JOE BIDEN (D), PRESIDENTIAL CANDIDATE: Let's get something straight. She attacked me. She said Biden is a coward.
BURNETT: What, specifically, is elitist about how she's pursuing Medicare for all.
BIDEN: The attitude that we know better than ordinary people what's in their interest. I know more than you. Let me tell you what to do.
Where I come from, growing up in a middle-class neighborhood, the last thing I liked is telling my family and me what we should know and what we should believe, as though somehow we weren't informed, that we -- just because we didn't have money, we weren't knowledgeable. I resent that.
And I wasn't talking about her, I was talking about the attitude that if you don't agree with me, get in the other party. I'm more of a Democrat from my shoe sole to my ears than about anybody running in this party, OK?
BURNETT: Including her?
BIDEN: Including everybody.
Imagine if I said to her, well, you should be in a Republican -- you should be in a socialist primary. Biden is being -- you'd all say that. You know it.
BURNETT: Well, do you think she should?
BIDEN: No. I'm not going to get in a fight.
(END VIDEO CLIP)
BURNETT: OK, Patrick, here he is, he clearly believes labeling her as an elitist and we saw it in several different ways there that that's going to work.
HEALY: Right. It's very much -- he's on to something, Erin. I mean, there is real concern in the Democratic Party, moderate wing certainly, but also among some liberals that maybe Medicare-for-All is not going to be a winner against Donald Trump, and he's certain look on to something that voters in Iowa, voters in swing states don't like to be sort of told what is right for them in terms of how the government should provide services for them.
The reality is, though, he's glomming on to a pretty personal attack, calling her an elitist, calling her an academic, saying that she's talking down to middle-class people. Doing that against a female candidate can be pretty dangerous, especially someone like Joe Biden who has had high favorable in terms of likability. He's also been a very sort of courteous person, with opponents he says my good friend. So, there's some risk in him taking her on.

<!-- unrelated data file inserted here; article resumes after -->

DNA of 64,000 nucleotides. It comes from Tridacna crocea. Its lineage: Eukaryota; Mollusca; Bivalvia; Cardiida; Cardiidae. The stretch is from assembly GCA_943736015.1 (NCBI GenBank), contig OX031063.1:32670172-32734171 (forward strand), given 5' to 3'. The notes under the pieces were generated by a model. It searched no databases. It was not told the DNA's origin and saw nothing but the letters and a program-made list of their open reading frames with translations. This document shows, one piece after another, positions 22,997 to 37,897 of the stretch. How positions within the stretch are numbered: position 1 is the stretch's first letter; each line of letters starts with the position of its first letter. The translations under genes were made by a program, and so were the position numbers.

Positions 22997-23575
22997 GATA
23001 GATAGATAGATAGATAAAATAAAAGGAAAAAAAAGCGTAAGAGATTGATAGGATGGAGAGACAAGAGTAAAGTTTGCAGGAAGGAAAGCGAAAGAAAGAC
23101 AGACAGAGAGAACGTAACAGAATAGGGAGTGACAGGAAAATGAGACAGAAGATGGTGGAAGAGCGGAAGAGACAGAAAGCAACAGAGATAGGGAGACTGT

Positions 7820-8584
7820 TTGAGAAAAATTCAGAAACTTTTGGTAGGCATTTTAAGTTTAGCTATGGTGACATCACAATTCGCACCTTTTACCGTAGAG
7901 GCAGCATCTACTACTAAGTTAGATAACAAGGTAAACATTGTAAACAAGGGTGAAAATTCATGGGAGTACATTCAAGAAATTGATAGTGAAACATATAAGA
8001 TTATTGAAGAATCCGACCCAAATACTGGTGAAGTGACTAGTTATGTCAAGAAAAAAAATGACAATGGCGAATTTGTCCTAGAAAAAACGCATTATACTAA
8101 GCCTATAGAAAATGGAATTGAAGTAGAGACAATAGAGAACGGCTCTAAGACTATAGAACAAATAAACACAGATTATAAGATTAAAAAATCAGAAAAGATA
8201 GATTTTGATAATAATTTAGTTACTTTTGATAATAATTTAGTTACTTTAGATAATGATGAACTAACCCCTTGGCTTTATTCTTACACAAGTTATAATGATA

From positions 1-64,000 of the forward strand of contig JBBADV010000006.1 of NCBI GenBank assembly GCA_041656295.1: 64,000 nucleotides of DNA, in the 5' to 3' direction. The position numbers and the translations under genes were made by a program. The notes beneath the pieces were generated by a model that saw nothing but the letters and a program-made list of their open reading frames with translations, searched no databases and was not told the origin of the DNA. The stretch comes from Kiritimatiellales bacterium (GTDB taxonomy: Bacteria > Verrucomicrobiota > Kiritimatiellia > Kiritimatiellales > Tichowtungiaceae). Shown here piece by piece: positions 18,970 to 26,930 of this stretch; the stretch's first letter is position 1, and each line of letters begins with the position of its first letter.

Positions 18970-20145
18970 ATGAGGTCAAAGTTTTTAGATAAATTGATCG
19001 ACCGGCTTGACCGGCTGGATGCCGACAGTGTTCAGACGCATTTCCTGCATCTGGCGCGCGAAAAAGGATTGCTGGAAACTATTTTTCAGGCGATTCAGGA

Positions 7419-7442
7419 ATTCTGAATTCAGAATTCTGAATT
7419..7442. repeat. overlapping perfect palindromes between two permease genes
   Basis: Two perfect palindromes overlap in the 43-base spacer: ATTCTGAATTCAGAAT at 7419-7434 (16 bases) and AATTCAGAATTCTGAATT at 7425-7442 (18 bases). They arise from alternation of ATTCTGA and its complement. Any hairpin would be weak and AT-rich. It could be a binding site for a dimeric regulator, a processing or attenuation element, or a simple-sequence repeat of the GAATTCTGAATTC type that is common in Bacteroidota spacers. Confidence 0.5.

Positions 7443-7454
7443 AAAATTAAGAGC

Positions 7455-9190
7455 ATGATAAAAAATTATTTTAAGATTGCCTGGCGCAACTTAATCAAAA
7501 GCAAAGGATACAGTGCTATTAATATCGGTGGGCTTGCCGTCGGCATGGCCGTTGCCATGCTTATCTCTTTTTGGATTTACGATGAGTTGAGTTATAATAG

But the reality is Joe Biden is going after middle-class voters, you heard that callout in what he was saying to you, and he's going after the center and there still is a lot of concern about Medicare-for-All.
BURNETT: All right. Thank you very much, Patrick Healy.
And next, breaking news, Democrats have just announced more witnesses that will testify publicly in impeachment hearings next week. All right. Who are they? Do they give Republicans their names?
Plus, Jeanne on Biden's favorite come back.
(BEGIN VIDEO CLIP)
BIDEN: C'mon, man. C'mon, man. C'mon, man.
(END VIDEO CLIP)
BURNETT: Breaking news: House Democrats just announcing eight additional witnesses who have agreed to testify publicly in the impeachment hearings.
I want to go back to Lauren Fox, OUTFRONT on Capitol Hill.
All right. This is very important. This is eight people, Lauren, who's on the list? FOX: Well, Erin, this is obviously scoring a busy, busy week that's
coming up next week on Capitol Hill. As you said, Kurt Volker expected on Tuesday, Alexander Vindman also expected on Tuesday and that, of course, is the NSC official.
And then you have Tim Morrison, a White House aid, and Jennifer Williams.
And on Wednesday, we will hear testimony from Gordon Sondland, Cooper and David Hale. Now, Gordon Sondland, of course, is very important character because he amended his original testimony, his original deposition to say that upon recollection, he did recall that U.S. military aid was tied to the announcement of investigations into President Trump's enemies.
Of course, there also is going to be more on Thursday. We're going to hear from Fiona Hill. She will be testifying alone and that underscores the fact that Democrats view her as a very important witness, the fact that they're going to have her testifying alone.